I wrote a letter in the back of issue #17 where I talked about how I developed the story line. It was basically a response to being asked to do a 50th anniversary story. It was a moment of anger really. [Laughs]

My original idea for the story about Tony being genetically manipulated was an interesting science fiction tale, but it fundamentally undermined Iron Man as a character. So I couldn't really do that and make it stick. I thought though, "If we make it so Tony was adopted it leaves some room in the story and it gives Tony a brother he's never known about." That's interesting. It gives us another member of the supporting cast and there's lots of stories there.

Some readers will just see Tony's brother as this new character. Of course, people who know more about the history of the Marvel Universe know that there was an Arno Stark who was the Iron Man of 2020 in another reality. If I remember correctly that Arno was Tony's cousin. Now I imagine people with that longer knowledge of continuity have got a bad feeling about this Arno [Laughs]. He's clearly different in some ways though.

It gave us an interesting way to play with some of the established history of the Marvel Universe. Plus we're getting close to 2020. So I thought if we were going to introduce an Arno Stark into the main Marvel Universe this would be a good time to do it. So I did. [Laughs]

Tony embodies many of the stereotypes associated with only children, and as far as he knew he was one. What does it mean for him to suddenly discover he has a brother?

There's all sorts of nature and nurture stuff going on with Tony and the big irony is that he pretty much did everything that 451 wanted him to do anyway. He really is a self made man, but the influence of his parents led to Tony Stark becoming the man he is. So on some level family is really important to him.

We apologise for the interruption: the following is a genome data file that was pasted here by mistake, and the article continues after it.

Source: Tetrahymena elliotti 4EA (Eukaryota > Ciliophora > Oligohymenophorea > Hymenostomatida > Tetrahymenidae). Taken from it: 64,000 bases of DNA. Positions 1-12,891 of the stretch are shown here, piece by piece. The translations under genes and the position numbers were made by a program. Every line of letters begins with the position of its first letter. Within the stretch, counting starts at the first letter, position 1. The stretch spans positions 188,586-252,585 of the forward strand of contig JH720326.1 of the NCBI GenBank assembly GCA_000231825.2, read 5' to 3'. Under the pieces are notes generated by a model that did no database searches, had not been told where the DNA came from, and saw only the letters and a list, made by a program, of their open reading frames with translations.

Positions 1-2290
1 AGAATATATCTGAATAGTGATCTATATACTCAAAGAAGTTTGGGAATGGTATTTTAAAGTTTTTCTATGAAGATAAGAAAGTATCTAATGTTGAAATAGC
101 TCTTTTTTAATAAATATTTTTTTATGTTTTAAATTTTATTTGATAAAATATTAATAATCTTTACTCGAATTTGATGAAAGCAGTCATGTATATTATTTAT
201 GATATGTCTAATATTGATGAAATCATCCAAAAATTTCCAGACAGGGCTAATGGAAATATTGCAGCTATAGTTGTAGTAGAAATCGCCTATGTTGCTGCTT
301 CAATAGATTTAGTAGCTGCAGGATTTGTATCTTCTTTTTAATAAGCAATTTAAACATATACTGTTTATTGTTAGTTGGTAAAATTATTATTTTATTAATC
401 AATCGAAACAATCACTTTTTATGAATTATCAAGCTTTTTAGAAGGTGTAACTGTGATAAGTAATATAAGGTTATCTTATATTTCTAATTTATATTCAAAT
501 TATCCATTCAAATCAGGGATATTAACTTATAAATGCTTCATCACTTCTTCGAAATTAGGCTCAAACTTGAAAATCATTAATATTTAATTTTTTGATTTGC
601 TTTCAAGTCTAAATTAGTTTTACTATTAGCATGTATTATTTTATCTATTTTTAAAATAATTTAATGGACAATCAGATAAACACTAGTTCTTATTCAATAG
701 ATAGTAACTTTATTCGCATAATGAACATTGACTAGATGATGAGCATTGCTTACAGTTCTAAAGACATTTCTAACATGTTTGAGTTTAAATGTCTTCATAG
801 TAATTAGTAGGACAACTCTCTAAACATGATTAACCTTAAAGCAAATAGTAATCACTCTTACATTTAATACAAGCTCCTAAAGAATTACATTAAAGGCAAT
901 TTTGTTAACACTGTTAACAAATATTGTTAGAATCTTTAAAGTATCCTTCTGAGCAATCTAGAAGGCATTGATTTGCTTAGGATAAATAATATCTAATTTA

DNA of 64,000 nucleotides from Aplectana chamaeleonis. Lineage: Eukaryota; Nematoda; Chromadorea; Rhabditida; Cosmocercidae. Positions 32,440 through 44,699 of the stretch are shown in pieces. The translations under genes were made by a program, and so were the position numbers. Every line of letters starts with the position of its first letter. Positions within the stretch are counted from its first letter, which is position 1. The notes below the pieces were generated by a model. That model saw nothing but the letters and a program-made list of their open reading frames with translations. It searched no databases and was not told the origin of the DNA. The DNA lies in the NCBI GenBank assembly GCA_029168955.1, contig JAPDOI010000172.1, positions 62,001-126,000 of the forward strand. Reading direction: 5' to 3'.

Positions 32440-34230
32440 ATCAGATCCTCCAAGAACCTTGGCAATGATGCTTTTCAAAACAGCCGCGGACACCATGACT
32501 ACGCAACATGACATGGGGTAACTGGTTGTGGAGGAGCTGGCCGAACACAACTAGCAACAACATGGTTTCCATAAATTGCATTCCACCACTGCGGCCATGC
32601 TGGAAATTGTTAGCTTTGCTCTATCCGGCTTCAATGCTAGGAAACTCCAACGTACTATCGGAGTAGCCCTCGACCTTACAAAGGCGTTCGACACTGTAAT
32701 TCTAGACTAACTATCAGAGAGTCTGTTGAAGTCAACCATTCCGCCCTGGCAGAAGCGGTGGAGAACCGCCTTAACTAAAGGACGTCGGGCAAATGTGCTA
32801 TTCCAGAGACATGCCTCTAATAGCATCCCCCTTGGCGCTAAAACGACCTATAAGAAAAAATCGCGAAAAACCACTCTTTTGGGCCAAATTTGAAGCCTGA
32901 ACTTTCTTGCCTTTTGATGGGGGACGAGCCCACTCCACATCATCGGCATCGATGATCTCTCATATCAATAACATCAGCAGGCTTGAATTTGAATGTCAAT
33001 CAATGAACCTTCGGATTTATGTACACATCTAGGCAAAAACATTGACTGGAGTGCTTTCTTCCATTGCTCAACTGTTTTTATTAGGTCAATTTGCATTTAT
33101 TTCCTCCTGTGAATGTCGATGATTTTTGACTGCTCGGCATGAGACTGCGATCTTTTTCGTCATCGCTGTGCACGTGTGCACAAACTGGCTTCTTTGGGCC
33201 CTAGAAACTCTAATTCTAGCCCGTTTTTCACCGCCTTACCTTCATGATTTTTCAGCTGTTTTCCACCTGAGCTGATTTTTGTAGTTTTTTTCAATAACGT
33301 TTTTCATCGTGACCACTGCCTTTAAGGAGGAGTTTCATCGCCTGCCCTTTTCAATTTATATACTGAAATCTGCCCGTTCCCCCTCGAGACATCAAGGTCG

When Tony went into space he felt like an under achiever. That's the curse of anyone who is genuinely brilliant or even moderately. You're always left thinking you could have done more. I'm not Tony, so I'm not a genius and I'm far from smart really [Laughs], but people ask me questions like, "How do you do so many books a month?" while in my head I feel like I'm lazy. I think I could have done more. I feel like I waste too much time doing things like clicking away on the internet, and Tony is so beyond a person like me that he'd feel it even more acutely. When you're so brilliant, why haven't you done more?

Now he compares himself to Arno. He has a brother who could even be smarter than he is and that brother has not been able to do anything. That puts a focus on Tony's achievements and makes him think, "I've had everything and he hasn't. Maybe I should have done more." It's a really basic visual thing that Arno has spent his life in an iron lung and Tony has spent his adult life in an Iron Man. So on top of being adopted, having a brother makes Tony ask questions about himself. Plus his parents died when he was young so he hasn't really had family in his life. Now he has that again.

Arno's perspective is of course interesting as well. Now that his personal demon, 451, is dead he can go live a life. What does that mean though? Is Arno bitter about what happened to him? What has it been like for him to sit there knowing everything he knows and watch Tony do what he does? So for me there's lots of juice in that relationship.